- small cubes of plastic, ivory, bone, or wood, marked on each side with one to six spots, usually used in pairs in games of chance or in gambling.
- poker dice.
- any of various games, especially gambling games, played by shaking and throwing from two to six dice or poker dice onto a flat surface.Compare craps.
- any small cubes.
- Auto Racing. a jockeying for lead position between two or more drivers in which tactics are used to pass or keep from being passed.
- to cut into small cubes.
- to decorate with cubelike figures.
- to lose by gambling with dice (often followed by away).
- to play at dice.
- to cause or bring about by gambling with dice.
- Auto Racing. to duel with another car or cars in a dice.
- no dice, Informal. of no use or help; ineffective.
Origin of dice
1300–50; Middle English dees, dis, dyce (singular and plural), dyces (plural) < Old French de(i)z, dés (plural); see die2
Dictionary.com Unabridged Based on the Random House Unabridged Dictionary, © Random House, Inc. 2018
Examples from the Web for dicer
With the sandbox tilted in the air, like a dicer about to make his throw, he looked at the lad.The Tavern Knight
At this moment a loud peal of laughter greeted the second dicer.Jack Harkaway and His Son's Escape From the Brigand's of Greece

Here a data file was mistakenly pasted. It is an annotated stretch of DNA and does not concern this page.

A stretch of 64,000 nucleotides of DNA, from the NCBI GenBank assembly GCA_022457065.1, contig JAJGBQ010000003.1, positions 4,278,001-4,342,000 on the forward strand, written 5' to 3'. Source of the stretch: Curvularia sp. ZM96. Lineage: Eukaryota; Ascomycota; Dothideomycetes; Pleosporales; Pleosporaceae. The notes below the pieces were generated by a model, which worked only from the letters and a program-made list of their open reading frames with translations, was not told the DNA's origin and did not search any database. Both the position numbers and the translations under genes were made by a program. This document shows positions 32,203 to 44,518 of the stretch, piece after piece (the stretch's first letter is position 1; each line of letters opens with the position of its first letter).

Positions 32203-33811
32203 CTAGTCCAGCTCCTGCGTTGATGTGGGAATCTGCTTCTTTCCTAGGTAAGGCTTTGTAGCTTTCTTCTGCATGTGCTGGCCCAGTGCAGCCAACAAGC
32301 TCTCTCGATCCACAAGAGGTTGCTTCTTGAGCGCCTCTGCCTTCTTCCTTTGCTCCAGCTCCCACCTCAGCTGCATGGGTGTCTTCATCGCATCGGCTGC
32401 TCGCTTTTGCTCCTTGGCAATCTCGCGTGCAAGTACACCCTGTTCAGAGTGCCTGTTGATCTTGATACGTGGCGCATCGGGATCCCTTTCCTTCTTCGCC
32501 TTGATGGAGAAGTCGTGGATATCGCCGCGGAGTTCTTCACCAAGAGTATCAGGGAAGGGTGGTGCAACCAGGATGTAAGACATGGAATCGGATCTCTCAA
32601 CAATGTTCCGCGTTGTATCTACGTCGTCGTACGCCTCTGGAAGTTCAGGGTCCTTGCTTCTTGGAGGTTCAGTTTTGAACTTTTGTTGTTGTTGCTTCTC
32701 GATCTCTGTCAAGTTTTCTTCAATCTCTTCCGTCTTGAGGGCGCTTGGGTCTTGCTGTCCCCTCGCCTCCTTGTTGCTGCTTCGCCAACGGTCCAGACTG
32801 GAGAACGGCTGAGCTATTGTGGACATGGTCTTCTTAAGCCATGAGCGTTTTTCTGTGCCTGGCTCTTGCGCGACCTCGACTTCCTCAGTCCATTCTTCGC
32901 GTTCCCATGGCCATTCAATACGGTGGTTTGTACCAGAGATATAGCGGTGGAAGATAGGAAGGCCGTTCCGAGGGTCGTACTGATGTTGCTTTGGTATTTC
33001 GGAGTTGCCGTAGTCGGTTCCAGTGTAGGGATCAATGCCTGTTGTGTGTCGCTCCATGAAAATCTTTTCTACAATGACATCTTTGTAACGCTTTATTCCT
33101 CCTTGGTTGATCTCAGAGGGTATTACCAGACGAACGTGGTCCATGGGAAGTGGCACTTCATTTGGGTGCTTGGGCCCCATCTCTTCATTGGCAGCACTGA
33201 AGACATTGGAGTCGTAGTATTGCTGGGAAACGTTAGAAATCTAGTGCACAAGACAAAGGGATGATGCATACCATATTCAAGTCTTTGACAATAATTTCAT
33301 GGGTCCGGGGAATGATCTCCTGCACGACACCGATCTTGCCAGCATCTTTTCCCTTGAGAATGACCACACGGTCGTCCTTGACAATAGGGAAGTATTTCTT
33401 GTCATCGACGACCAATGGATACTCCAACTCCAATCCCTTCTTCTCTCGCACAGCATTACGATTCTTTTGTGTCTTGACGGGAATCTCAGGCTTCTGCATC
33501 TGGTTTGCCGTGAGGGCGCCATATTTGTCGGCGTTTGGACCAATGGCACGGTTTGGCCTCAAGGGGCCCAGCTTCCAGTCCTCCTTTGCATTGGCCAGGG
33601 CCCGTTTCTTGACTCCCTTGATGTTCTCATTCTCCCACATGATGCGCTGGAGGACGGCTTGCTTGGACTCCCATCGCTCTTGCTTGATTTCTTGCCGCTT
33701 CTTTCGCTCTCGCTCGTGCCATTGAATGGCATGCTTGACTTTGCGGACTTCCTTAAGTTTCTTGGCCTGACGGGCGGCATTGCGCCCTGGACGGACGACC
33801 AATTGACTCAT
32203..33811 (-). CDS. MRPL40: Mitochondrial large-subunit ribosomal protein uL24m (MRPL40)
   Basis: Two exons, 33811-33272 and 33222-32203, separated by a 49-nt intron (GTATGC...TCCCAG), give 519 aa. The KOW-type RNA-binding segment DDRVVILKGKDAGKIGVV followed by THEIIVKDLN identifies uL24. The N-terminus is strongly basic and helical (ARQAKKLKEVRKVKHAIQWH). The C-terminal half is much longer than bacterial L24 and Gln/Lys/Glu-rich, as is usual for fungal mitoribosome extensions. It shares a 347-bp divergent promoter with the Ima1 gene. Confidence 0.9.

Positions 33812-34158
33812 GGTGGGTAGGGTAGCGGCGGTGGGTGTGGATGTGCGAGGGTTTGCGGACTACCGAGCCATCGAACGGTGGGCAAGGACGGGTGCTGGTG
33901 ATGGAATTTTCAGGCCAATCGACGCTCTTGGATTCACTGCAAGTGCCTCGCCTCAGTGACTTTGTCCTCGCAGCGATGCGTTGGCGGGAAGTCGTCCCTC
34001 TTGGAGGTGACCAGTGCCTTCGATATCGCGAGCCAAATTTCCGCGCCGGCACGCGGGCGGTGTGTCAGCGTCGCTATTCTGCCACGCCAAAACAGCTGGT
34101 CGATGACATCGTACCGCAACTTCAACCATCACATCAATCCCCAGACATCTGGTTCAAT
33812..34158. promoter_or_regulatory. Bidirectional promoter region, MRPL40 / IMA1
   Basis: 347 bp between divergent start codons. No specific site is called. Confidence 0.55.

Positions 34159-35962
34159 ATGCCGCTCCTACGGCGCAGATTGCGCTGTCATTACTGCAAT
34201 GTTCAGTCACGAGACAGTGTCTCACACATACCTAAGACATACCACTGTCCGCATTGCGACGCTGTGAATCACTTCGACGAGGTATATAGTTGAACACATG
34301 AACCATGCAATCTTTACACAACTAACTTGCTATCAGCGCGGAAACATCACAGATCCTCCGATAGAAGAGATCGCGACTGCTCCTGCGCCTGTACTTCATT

He leaned forward, white and eager, waiting for the truth like a dicer for the final throw.Dragon's blood
Henry Milner Rideout
- cubes of wood, plastic, etc, each of whose sides has a different number of spots (1 to 6), used in games of chance and in gambling to give random numbers
- Also called: die (functioning as singular) one of these cubes
- small cubes as of vegetables, chopped meat, etc
- no dice slang, mainly US and Canadian an expression of refusal or rejection
- to cut (food, etc) into small cubes
- (intr) to gamble with or play at a game involving dice
- (intr) to take a chance or risk (esp in the phrase dice with death)
- (tr) Australian informal to abandon or reject
- (tr) to decorate or mark with dicelike shapes
C14: plural of die ²
Word Origin and History for dicer
"to cut into cubes," late 14c., from dice (n.). Meaning "to play at dice" is from early 15c. Related: Diced; dicing.
Online Etymology Dictionary, © 2010 Douglas Harper
Idioms and Phrases with dicer
The American Heritage® Idioms Dictionary Copyright © 2002, 2001, 1995 by Houghton Mifflin Harcourt Publishing Company. Published by Houghton Mifflin Harcourt Publishing Company.